An OAuth 2.0 filter written in Python to protect APIs built using Flask
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README.md

An OAuth 2.0 filter for Flask

This library provides an extension for protecting APIs with OAuth when using Flask.

Usage

This filter can be used in two ways with Flask, either to run before all routes with the same authorization requirement, which protects all endpoints. Many times however it's desirable to only protect certain endpoints, which then can be done using the decorator pattern described below.

Using filter as a before_request filter that runs before ALL routes

When running the filter before_request all routes, the same configuration will apply to all routes. So if the filter is configured to require a scope of "read" then all routes will require that scope. If routes have different needs then the decorator pattern should be used (see next section).

Example using before_request

from flask import g, Flask
from oauth.oauth_filter import OAuthFilter

_app = Flask(__name__)
_oauth = OAuthFilter(verify_ssl=True)
_app.before_request(_oauth.filter)

@_app.route('/hello_world')
def hello_world():
    """
    :return: Returns a very useful JSON message when accessed.
    """
    print "OAuth Access token used for access"
    return json.dumps({"hello": g.user})

Using filter as a decorator that runs before specific routes

Instead of setting the before_request a decorator can be added to the route that should be protected. This also enables the routes to have different scope requirements which could be handy.

Important: The oauth decorator needs to be CLOSEST to the function

from flask import g, Flask
from oauth.oauth_filter import OAuthFilter

_app = Flask(__name__)
_oauth = OAuthFilter(verify_ssl=True)

@_app.route('/hello_world')
@_oauth.protect(["read"])
def hello_world():
    """
    :return: Returns a very useful JSON message when accessed.
    """
    print "OAuth Access token used for access"
    return json.dumps({"hello": g.user})

Initializing the filter

Filter global variable

The OAuth filter should be setup the same way as Flask, a global reference and then initialized in main (or with the application) The initialization depends on the type of tokens received. See the following examples.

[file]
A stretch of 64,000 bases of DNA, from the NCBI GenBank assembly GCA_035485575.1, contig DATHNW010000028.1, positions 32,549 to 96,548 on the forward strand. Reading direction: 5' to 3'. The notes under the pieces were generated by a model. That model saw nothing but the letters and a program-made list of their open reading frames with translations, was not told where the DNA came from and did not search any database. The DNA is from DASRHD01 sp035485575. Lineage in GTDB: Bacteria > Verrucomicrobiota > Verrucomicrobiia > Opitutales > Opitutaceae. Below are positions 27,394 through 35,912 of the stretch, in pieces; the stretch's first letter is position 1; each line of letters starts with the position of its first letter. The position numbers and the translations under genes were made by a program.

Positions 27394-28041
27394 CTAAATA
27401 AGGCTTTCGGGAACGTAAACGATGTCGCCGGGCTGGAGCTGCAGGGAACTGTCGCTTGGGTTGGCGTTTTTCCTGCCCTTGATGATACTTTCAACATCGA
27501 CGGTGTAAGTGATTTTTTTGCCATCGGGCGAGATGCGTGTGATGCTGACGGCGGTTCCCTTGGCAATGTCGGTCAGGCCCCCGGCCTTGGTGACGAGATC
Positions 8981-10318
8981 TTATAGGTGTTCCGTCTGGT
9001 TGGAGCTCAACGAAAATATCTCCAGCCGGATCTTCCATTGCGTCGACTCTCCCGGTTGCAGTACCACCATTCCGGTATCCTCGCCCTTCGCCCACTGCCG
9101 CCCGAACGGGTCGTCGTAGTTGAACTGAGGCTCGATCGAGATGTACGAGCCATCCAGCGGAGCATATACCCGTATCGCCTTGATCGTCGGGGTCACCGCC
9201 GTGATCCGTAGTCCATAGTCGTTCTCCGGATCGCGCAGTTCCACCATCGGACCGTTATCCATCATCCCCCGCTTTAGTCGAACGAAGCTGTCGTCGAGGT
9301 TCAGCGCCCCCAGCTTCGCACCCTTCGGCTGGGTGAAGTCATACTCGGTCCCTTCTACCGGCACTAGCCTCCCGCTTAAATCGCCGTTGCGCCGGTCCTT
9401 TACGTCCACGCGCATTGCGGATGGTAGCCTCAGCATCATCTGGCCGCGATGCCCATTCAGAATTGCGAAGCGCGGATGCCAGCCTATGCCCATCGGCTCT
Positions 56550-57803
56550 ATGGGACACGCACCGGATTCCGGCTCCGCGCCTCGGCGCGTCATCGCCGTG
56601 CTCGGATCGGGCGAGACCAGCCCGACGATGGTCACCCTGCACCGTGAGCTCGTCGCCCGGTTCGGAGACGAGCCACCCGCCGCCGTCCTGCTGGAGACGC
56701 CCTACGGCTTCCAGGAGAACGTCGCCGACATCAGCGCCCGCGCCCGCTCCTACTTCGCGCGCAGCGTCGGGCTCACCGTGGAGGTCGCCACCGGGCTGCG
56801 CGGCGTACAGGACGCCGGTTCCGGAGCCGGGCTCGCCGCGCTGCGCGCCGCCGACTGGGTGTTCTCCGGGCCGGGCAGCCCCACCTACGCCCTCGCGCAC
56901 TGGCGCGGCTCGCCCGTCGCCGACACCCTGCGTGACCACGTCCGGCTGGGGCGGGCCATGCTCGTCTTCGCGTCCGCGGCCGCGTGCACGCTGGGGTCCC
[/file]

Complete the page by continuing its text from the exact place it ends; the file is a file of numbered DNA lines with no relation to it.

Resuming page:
from flask import g, Flask
from oauth.oauth_filter import OAuthFilter

_app = Flask(__name__)
_oauth = OAuthFilter(verify_ssl=True)

Using Opaque tokens

When using Opaque tokens, the filter needs to resolve the reference by calling the introspection endpoint of the OAuth server, this endpoint requires client credentials so the API needs to be a client of the OAuth server with the permission to introspect tokens.

if __name__ == '__main__':
    # configure the oauth filter
    _oauth.configure_with_opaque("https://oauth-server-host/oauth/v2/introspection", "api-client-id", "api-client-secret")

    # initiate the Flask app
    _app.run("localhost", debug=True, port=8000,
             ssl_context="adhoc")

Using JWT tokens

When using JWT (JWS) tokens, the filter will validate the signature of the token with the key that is provided on the JWKS (Json Web Key Service) endpoint. The JWT contains a key id (kid) that is matched against the available public keys on the OAuth server and then validated with that key.

if __name__ == '__main__':
    # configure the oauth filter
    _oauth.configure_with_jwt("https://oauth-server-host/oauth/v2/metadata/jwks", "configured-issuer", "audience-of-token")

    # initiate the Flask app
    _app.run("localhost", debug=True, port=8000,
             ssl_context="adhoc")

The g.user variable

When the filter accepts the request, it sets the g.user context local variable for that request with the username that has been authenticated through the token. This is then accessible in the route.

Future updates of this filter should add more information from the token into the context.

Handling errors

The filter may abort the request if the Access token is invalid or if the scopes in the access token doesn't match the required scopes for the route.

401 Unauthorized

When an invalid token is presented the filter will give a 401 unauthorized. To customize the response, use Flasks errorhandler to add a response.

@_app.errorhandler(401)
def unauthorized(error):
    return json.dumps({'error': "unauthorized",
                       "error_description": "No valid access token found"}), \
           401, {'Content-Type': 'application/json; charset=utf-8'}

403 Forbidden

When a valid token is presented the filter but it's missing the appropriate scopes then the request is aborted with a 403 Forbidden.

@_app.errorhandler(403)
def forbidden(error):
    return json.dumps({'error': "forbidden",
                       "error_description": "Access token is missing appropriate scopes"}), \
           403, {'Content-Type': 'application/json; charset=utf-8'}

Dependencies

python 2.x Tested with python 2.7.10

OpenSSL 1.0 to be able to do modern TLS versions. Python togheter with 0.9.x has a bug that makes it impossible to select protocol in the handshake, so it cannot connect to servers that have disabled SSLv2.

Flask as the web application

pyjwkest for JWK validation

Python dependencies can be installed by using Pip. pip install -r requirements.txt

Questions and Support

For questions and support, contact Curity AB:

Curity AB

info@curity.io https://curity.io

Copyright (C) 2016 Curity AB.